One would have thought that with the amount of waste produced by the city increasing and recycling rates declining, Bristol’s most senior elected official would leap at any chance of reversing this during Bristol’s year as the alleged European Green Capital, but it seems like he refuses to do anything at all to help improve the city’s poor, deprived and blighted communities.

  • Dutch public sector to adopt ODF as standard?

    ODF file iconThe Dutch Standardisation Board would like to see the mandatory use of Open Document Format (ODF) for the country’s public sector organisations, according to a report on Joinup giving details of a presentation made by Nico Westpalm van Hoorn to the recent ODF Plugfest held in The Hague.

    Van Hoorn stated that over 450,000 documents are transferred each day between the Dutch central
    government and citizens or companies.

    His presentation contained 3 main messages:

    • The only way reuse of document content is achievable for open data is by using the ODF format;
    • The only way to ensure sustainable access is by using the ODF format; and
    • “This format cannot be opened,” as a remark by a public servant is not acceptable when somebody sends an ODF document.

    Within the Dutch government, ODF is used as the default format for editable documents that are posted online. Documents are by default shared as HTML, PDF (for archiving) and as ODF. Furthermore, all central government workstations are capable of working with ODF, suggesting that civil servants who cannot open the format need some IT training.

    Speaking at the same event, Steven Luitjes, director of Logius – an agency assisting government organisations in building e-government services, admitted that ODF is often ignored by public sector organisations and that a failure to standardise on formats is increasing the cost of public sector IT.

    If the Dutch government does adopt ODF as a standard, this would follow on from the recent announcement of the standard’s adoption by the Italian Ministry of Defence (posts passim) and the UK government’s publication of guidance for the introduction of ODF.

  • Community litter pick in Barton Hill on Saturday 26th

    litterThe last email newsletter from Up Our Street that arrived earlier this week announced that a another community litter pick will be taking place in the very near future.

    It will be held on Saturday 26 September from 11am to 1pm and the venue will be Barton Hill’s Urban Park, Strawbridge Road, Bristol, BS5 9XE (map).

    The meet-up point will be the grassy area in front of the park.

    If the event follows the usual pattern, protective gloves and litter-pickers will be provided.

    The news that it will be held in Barton Hill will no doubt go down well in many quarters as Barton Hill is one of those forgotten corners of east Bristol.

  • Tomorrow is Software Freedom Day 2015

    Besides being International Talk Like a Pirate Day, 19th September 2015 is also a date for the diaries of people advocating free and open source software; it’s Software Freedom Day 2015.

    Software Freedom Day 2015 bannerThe idea of Software Freedom Day (SFD) is for everyone without a vested interest in proprietary software to unite and educate the world about the ideals of Software Freedom and the practical benefits of Free Software. August 28th 2004 was the first ever Software Freedom Day and was initiated group of FOSS believers – Matt Oquist, Henrik Omma and Phil Harper – with the idea of distributing The OpenCD – a collection of free and open source software for Windows – to everyone.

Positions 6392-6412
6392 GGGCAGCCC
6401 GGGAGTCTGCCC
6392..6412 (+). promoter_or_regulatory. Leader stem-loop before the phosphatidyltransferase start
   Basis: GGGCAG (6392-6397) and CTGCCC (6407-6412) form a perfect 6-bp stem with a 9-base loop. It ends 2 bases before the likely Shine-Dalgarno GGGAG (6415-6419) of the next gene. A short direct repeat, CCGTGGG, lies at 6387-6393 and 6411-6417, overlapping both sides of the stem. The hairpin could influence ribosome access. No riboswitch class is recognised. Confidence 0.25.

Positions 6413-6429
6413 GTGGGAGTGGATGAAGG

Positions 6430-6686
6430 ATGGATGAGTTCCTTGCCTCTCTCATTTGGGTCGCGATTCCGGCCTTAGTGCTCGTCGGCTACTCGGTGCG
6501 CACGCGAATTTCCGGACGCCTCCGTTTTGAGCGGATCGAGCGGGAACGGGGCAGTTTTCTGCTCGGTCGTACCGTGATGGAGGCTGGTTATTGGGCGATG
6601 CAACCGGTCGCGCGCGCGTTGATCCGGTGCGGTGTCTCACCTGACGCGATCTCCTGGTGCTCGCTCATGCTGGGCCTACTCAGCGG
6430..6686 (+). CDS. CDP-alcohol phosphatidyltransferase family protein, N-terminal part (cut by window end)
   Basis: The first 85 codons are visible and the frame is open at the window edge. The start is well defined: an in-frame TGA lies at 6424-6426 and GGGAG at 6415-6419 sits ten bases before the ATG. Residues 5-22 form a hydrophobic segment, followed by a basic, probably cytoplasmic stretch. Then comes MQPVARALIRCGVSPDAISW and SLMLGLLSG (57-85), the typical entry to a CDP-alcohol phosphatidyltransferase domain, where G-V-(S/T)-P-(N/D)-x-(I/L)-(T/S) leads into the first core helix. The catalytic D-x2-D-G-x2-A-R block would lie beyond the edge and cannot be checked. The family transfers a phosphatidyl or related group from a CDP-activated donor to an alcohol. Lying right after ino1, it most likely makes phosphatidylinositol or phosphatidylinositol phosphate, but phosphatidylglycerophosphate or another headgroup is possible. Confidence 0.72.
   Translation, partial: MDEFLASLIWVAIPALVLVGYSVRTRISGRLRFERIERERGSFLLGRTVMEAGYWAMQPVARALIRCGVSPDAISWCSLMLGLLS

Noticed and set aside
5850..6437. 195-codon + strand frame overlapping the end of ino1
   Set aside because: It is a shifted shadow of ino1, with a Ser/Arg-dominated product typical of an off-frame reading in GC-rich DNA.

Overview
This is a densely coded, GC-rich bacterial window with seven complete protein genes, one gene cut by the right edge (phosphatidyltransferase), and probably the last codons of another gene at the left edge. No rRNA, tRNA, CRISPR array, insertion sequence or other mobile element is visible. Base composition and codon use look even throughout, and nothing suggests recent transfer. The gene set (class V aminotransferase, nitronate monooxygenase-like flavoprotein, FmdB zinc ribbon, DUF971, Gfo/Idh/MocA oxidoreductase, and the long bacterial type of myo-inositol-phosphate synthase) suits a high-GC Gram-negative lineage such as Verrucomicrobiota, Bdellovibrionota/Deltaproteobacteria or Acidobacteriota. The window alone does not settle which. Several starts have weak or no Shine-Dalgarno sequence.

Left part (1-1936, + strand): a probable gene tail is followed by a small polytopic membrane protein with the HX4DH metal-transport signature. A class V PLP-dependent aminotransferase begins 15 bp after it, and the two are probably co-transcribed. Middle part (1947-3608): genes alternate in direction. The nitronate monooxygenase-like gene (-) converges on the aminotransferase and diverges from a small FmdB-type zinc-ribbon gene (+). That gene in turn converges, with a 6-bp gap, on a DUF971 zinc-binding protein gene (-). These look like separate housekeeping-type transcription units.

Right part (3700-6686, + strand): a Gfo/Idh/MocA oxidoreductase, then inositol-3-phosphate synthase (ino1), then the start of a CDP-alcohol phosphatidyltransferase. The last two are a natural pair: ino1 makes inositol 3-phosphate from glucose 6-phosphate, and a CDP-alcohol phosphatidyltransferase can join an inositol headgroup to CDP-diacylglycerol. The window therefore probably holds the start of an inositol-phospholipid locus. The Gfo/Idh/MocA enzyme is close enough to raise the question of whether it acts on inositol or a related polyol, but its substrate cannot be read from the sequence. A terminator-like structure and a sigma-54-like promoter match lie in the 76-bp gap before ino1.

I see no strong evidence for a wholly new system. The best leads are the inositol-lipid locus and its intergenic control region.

SFD has since extended around the world with events being organised on every continent.

    Why is software freedom important?

    The United Nations’ Universal Declaration of Human Rights is a set of basic human rights that most people would agree would be a bare minimum. Not often are our basic rights thought of in the context of technology, but as more and more our lives are dependent on technology, it is a rapidly growing concern. Technologies that matter to our freedom are used in our voting systems, our leisure, our work, education, art and our communication. What does this mean to you? It means that the basic human freedoms you take for granted are only as free as the technologies you use.

    Transparent and sustainable technologies are vital to ensuring we can protect our freedoms.

    Think about any software you use everyday that is proprietary and the consider that you can’t be sure what it is actually doing. Does your email system send copies of your mail to a third party? Is your web browser, logging and automatically sending your browsing history to someone?

    As more and more of the world’s population starts using technology, getting online and developing the next major life-changing event of the future (such as the internet was for many of us), ensuring open, transparent and sustainable approaches are considered best practice is important; i.e. important to a future where technology empowers everyone equally, where knowledge is forever and where our basic human freedoms are strengthened, not hampered, by technology.

    Reposted, with some edits, from Bristol Wireless.

  • LibreOffice & ODF to be adopted by Italian military

    The Italian military is moving to LibreOffice and Open Document Format (ODF), according to Joinup, the EU’s public sector open source news website. This will be Europe’s second largest migration to a free and open source office suite and open standards since the Italian Defence Ministry will be installing LibreOffice on 150,000 machines.


    The migration will begin in October 2015 and is expected to be completed at the end of 2016.

    The deployment of LibreOffice will be jointly managed by Libreitalia and the Italian Defence Ministry, with the former providing trainers and the Ministry devising course materials, which will later be released under a Creative Commons licence.